Monday 23 October 2017

'Does Jurgen Klopp really have the call on transfers?' - Eamon Dunphy dissects Liverpool's January collapse

Jurgen Klopp has really missed Sadio Mane over the past month
Jurgen Klopp has really missed Sadio Mane over the past month Newsdesk Newsdesk

Eamon Dunphy believes that Liverpool's lack of spending, defensive frailties and fatigue are the causes of their January slump which has saw them tamely exit both the EFL Cup and League Cup and on the verge of exiting the title race.

The Reds go into tomorrow's pivotal Premier League clash with Chelsea knowing that a defeat will more than likely mean another trophyless season and their worst run of results at Anfield since 1923.

Writing in his column in today's Irish Daily Star, Dunphy claims that Liverpool must start spending big in order to compete with their affluent rivals.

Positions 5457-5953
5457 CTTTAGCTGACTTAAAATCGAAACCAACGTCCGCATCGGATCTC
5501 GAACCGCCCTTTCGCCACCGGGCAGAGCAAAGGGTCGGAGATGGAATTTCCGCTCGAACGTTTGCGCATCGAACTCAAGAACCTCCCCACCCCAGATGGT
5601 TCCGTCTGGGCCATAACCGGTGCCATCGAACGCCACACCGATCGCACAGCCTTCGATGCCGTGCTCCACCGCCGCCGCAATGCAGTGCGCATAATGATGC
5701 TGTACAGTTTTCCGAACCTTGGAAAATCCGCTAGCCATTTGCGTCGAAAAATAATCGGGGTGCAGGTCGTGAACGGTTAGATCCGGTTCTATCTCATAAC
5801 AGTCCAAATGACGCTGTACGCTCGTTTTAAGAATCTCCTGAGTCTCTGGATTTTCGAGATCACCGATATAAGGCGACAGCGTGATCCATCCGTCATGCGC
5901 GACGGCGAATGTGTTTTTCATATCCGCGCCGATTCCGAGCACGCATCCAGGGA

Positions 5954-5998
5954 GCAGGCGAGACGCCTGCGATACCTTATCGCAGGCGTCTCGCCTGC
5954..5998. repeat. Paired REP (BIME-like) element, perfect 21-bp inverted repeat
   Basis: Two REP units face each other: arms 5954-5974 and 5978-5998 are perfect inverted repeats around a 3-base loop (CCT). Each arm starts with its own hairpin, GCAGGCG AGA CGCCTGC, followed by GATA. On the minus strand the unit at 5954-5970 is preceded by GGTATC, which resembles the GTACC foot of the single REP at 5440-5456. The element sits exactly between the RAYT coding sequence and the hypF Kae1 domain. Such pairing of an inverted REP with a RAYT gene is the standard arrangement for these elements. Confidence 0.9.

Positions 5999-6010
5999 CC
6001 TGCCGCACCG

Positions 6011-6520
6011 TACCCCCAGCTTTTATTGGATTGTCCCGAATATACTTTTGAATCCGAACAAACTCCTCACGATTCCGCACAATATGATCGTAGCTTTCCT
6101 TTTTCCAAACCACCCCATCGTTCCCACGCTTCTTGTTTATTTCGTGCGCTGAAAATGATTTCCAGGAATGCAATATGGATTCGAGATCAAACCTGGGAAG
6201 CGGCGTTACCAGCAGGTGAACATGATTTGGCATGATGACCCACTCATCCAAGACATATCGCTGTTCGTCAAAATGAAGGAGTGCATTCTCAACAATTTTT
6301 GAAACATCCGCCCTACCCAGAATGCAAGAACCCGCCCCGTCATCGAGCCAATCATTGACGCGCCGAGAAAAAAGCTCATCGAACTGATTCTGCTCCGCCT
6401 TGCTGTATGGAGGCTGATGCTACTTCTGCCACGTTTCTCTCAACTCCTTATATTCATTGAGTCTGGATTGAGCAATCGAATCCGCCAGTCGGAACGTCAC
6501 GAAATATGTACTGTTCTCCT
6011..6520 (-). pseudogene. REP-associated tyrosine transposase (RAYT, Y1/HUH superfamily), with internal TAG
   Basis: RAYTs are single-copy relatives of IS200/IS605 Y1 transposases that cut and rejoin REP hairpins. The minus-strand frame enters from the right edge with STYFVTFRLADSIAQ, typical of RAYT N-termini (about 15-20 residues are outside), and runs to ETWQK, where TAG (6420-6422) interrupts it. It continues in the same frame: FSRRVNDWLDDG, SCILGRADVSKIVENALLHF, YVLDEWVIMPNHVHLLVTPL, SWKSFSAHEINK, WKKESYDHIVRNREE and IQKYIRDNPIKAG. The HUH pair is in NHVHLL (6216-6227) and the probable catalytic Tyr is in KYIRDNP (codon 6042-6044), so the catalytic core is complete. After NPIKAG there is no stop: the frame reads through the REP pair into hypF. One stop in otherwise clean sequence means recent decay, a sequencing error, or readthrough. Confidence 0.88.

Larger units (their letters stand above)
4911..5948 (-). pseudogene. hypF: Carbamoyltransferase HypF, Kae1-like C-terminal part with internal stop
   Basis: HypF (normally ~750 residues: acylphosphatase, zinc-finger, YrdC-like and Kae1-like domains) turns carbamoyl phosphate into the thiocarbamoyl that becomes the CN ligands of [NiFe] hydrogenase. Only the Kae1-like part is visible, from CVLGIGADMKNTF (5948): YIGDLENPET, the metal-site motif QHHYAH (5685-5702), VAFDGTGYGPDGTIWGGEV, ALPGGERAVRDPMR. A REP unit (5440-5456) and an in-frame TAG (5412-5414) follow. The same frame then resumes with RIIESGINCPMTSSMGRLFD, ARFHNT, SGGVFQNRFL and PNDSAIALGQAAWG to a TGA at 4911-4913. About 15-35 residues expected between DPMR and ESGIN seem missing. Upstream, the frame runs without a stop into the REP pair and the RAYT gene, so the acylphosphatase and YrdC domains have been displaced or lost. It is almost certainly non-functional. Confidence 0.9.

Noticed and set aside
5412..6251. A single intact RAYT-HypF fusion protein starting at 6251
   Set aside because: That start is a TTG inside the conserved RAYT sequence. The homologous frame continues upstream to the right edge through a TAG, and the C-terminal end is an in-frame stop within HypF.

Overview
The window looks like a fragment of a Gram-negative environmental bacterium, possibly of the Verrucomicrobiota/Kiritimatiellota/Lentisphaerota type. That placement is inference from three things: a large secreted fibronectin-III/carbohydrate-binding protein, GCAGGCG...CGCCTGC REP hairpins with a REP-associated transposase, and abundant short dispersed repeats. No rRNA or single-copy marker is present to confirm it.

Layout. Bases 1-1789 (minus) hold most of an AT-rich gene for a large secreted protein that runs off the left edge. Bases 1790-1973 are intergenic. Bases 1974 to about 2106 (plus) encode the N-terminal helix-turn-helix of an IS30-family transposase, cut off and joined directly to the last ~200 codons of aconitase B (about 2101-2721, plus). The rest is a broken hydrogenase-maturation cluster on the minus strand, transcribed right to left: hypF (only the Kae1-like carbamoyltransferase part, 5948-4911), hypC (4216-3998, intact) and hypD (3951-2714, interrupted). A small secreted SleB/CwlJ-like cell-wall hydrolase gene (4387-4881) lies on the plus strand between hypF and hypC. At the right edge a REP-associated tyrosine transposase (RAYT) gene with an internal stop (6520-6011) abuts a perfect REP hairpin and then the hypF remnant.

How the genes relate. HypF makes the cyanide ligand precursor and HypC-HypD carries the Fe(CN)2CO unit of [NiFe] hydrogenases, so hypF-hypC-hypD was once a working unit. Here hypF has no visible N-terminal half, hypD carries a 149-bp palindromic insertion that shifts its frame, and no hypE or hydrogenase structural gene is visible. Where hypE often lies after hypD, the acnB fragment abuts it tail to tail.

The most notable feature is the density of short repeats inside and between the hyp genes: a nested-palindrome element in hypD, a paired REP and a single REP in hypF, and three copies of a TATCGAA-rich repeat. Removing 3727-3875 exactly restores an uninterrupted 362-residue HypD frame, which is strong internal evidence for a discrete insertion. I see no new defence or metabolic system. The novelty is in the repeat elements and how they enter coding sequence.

"Klopp maintains that he wants to coach players to become better and work with what he has, rather than throw money at a problem," he said.

"But is this just window-dressing?

"The general rule in the modern game is that you have to spend big if you want to compete for the big prizes.

"Does Klopp have the call on transfers at Liverpool football club? There was a transfer committee in place there in the recent past, and there's talk that the newly-appointed sporting director Michael Edwards has a lot of influence.

"Liverpool knew that Mane would be missing for a month or so, and made no contingency plans.

"They could still finish in the top four this season, as they only have Premier League commitments left on their plate.

"But Liverpool have themselves to blame for letting a season rich with promise fade so fast."

Dunphy criticised Klopp for not dealing with the 'goalkeeping' problem he inherited from Brendan Rodgers and took aim at the 'over praised' Joel Matip, error-prone Dejan Lovren, Nathaniel Clyne and the jaded James Milner.

He also claimed that Liverpool have experienced successive winter slumps and the fact that Klopp is used to a month-long break in the Bundesliga may account for a failure to deal with the fixture frenzy.

"You could argue that Klopp's preferred style only works if players get a breather midway through the campaign," he added.

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